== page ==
Setting the IP address, subnet mask, default gateway, and DNS of your network card is one of the most basic tasks you're expected to do as an administrator. This guide will teach you how to use PowerShell to get and set the IP address.

In most cases, configuring your IP address requires setting at least two things: IP address and subnet mask. If you want to make your life easier, you'll also configure the DNS settings and default gateway.

Get the IP address

You can view the IP address for all your NICs with the PowerShell command Get-NetIPAddress. This provides a significant advantage over the old ways (in the GUI or using ipconfig.exe), as you can see everything in one place.

Without any switches or filtering, Get-NetIPAddress shows a lot of information about the computers' IP configuration. You may see information about APIPA addresses (IP addresses that are automatically assigned to devices on a network when a DHCP server is not available) or various policy stores (more details below) that you don't normally need.

View IP addresses in PowerShell

View IP addresses in PowerShell


A great advantage of PowerShell over other methods (ipconfig.exe or the GUI in the Control Panel) is that you may get as granular as you want and display only the information you need. You can do so for a specific NIC or for all of them.

Filtered information from Get NetIPAddress

Filtered information from Get NetIPAddress

Get-NetIPAddress -AddressFamily IPv4 -InterfaceAlias "Ethernet 3" | 
Select-Object InterfaceAlias, IPAddress, PrefixLength,PrefixOrigin 

The command above shows the IP addresses of the NIC "Ethernet 3" on the local computer:

  • Interface name
  • IP address (IPv4 only)
  • Prefix length (subnet mask)
  • Prefix origin—for instance, a manually configured IP or an IP configured via DHCP

You can retrieve the IP addresses from a remote computer using the switch -CimSession:

Get the IP address of a remote computer

Get the IP address of a remote computer

Get-NetIPAddress -CimSession DC2 -AddressFamily IPv4 | 
Select-Object PSComputerName, InterfaceAlias,IPAddress,PrefixLength 

Get the NIC name

When it comes to setting the IP address with PowerShell, the first thing you need to do is get the name of your network interface. If your computer has a single NIC, it usually has the name "Ethernet" or "Ethernet n" (where n is a number. To get the NIC name with PowerShell, you can use this command:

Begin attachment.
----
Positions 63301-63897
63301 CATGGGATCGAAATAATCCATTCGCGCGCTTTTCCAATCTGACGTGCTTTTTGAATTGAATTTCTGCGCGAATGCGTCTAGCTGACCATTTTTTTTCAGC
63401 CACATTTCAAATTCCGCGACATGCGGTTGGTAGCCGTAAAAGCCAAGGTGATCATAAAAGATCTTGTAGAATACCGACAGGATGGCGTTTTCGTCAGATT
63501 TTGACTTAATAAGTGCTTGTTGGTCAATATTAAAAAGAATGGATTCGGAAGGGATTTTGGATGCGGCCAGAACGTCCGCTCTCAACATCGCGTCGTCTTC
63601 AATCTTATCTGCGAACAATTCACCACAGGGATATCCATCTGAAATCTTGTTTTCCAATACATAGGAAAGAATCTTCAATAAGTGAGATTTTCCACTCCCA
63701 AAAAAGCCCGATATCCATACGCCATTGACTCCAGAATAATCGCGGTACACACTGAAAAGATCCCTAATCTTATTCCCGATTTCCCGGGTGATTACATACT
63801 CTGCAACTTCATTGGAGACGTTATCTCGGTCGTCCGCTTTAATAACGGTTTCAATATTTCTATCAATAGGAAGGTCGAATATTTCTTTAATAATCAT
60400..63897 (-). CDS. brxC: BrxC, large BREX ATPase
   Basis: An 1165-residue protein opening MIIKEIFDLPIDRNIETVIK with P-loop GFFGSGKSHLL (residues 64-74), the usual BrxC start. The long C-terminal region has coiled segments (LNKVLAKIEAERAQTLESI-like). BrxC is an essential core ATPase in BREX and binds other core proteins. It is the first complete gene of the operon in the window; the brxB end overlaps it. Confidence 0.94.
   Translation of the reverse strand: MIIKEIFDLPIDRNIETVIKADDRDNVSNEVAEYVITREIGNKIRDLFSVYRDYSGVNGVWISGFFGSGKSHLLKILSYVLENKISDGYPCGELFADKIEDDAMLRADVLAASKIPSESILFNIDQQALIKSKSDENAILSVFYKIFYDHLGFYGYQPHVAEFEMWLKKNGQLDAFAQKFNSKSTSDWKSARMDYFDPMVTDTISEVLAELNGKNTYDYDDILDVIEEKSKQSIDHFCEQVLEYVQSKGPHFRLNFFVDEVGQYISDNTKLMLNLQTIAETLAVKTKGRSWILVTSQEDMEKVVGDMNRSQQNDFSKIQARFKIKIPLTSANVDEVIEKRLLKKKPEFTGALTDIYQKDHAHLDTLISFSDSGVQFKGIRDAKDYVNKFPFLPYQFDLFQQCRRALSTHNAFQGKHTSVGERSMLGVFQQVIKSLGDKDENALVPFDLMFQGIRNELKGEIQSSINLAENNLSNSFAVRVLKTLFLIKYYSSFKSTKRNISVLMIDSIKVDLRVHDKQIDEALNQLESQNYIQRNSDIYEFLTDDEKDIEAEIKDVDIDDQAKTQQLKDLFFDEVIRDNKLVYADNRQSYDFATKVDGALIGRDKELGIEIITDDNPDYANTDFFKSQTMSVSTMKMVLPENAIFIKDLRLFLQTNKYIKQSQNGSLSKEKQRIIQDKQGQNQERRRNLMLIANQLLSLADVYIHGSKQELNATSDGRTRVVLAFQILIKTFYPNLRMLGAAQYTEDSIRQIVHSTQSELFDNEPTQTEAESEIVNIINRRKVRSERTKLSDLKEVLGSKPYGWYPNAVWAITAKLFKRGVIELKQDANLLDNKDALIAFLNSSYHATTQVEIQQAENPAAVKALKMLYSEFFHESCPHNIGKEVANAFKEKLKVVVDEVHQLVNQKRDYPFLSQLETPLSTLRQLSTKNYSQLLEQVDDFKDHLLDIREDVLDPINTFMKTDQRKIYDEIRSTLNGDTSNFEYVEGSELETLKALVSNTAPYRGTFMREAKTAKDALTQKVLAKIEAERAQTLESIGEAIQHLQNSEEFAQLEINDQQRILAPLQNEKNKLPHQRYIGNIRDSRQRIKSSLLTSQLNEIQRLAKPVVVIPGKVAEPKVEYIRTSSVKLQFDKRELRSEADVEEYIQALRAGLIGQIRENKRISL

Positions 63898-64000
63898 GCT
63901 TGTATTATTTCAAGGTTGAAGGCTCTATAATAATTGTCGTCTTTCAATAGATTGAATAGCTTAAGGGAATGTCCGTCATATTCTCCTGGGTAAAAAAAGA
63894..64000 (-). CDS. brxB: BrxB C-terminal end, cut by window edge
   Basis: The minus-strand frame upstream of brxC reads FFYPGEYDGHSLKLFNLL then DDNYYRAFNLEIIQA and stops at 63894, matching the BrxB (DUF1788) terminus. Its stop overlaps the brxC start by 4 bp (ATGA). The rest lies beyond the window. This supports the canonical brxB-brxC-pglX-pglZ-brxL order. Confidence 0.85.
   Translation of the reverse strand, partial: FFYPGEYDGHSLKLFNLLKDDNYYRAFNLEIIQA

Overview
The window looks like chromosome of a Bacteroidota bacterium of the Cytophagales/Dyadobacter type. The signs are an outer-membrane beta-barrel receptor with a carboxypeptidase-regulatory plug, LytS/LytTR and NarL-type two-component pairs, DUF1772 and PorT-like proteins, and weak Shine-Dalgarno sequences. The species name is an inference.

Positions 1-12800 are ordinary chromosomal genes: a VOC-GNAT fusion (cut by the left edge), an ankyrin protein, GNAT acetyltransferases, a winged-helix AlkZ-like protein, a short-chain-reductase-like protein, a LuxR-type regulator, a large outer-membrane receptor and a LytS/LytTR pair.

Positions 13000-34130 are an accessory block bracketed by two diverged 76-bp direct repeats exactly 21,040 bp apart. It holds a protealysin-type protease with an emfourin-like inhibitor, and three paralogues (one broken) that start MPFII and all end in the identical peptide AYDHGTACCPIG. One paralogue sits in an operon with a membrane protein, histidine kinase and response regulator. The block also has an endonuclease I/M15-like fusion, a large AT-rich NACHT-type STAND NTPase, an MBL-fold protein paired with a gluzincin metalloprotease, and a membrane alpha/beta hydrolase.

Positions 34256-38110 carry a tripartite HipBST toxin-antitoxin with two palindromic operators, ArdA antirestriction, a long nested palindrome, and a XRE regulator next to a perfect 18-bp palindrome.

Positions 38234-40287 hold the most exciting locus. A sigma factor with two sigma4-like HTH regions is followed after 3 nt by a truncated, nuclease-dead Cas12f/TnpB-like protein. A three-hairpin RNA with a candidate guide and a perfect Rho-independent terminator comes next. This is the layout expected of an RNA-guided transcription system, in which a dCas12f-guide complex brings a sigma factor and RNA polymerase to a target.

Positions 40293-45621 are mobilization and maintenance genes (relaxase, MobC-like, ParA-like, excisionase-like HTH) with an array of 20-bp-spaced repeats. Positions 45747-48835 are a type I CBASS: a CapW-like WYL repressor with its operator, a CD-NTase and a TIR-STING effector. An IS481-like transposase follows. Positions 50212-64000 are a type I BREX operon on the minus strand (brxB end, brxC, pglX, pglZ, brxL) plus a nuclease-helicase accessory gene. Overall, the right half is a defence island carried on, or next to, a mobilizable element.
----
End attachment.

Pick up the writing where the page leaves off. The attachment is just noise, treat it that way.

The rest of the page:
For this example, we'll work with a NIC called "Ethernet 3."

NIC Ethernet 3 will be used for the examples in this article

NIC Ethernet 3 will be used for the examples in this article

Set an IPv4 address

Configure IPv4 for a specific NIC

Configure IPv4 for a specific NIC

New-NetIPAddress -InterfaceAlias "Ethernet 3" -AddressFamily IPv4 -IPAddress -PrefixLength 24 -DefaultGateway -Verbose

The command is setting the IP address of "Ethernet 3" to the private address with a subnet mask of and a default gateway of, while also providing detailed output of the operation.

A gateway is a network node that connects two different networks, allowing data to flow from one to the other. If you don't know the IP address of the gateway (-DefaultGateway parameter in the command above), you can ask a network administrator or use the PowerShell command below on a computer that has internet access:

Get-NetRoute -DestinationPrefix | Select-Object -Property NextHop

This command queries the routing table for the default IPv4 route and extracts the associated gateway's IP address (NextHop). The -DestinationPrefix specifies CIDR notation for an IP address and its associated routing prefix. In this context, represents all possible IPv4 addresses.

If you run other commands to make additional changes on this NIC immediately after this one, you may encounter an error. A good idea is to wait 2–3 seconds before doing so. If this is part of a script, you may include the good old Start-Sleep -Seconds 5 for good measure.

If you add more than one IP address and specify the same default gateway, you will get an error that the default gateway already exists. Simply skip the switch DefaultGateway to avoid this error.

The PrefixLength defines the local subnet size and is also known as a subnet mask. In this example, the PrefixLength of 24 equals a subnet mask of

While the switch AddressFamily is not required, it is good practice to keep it.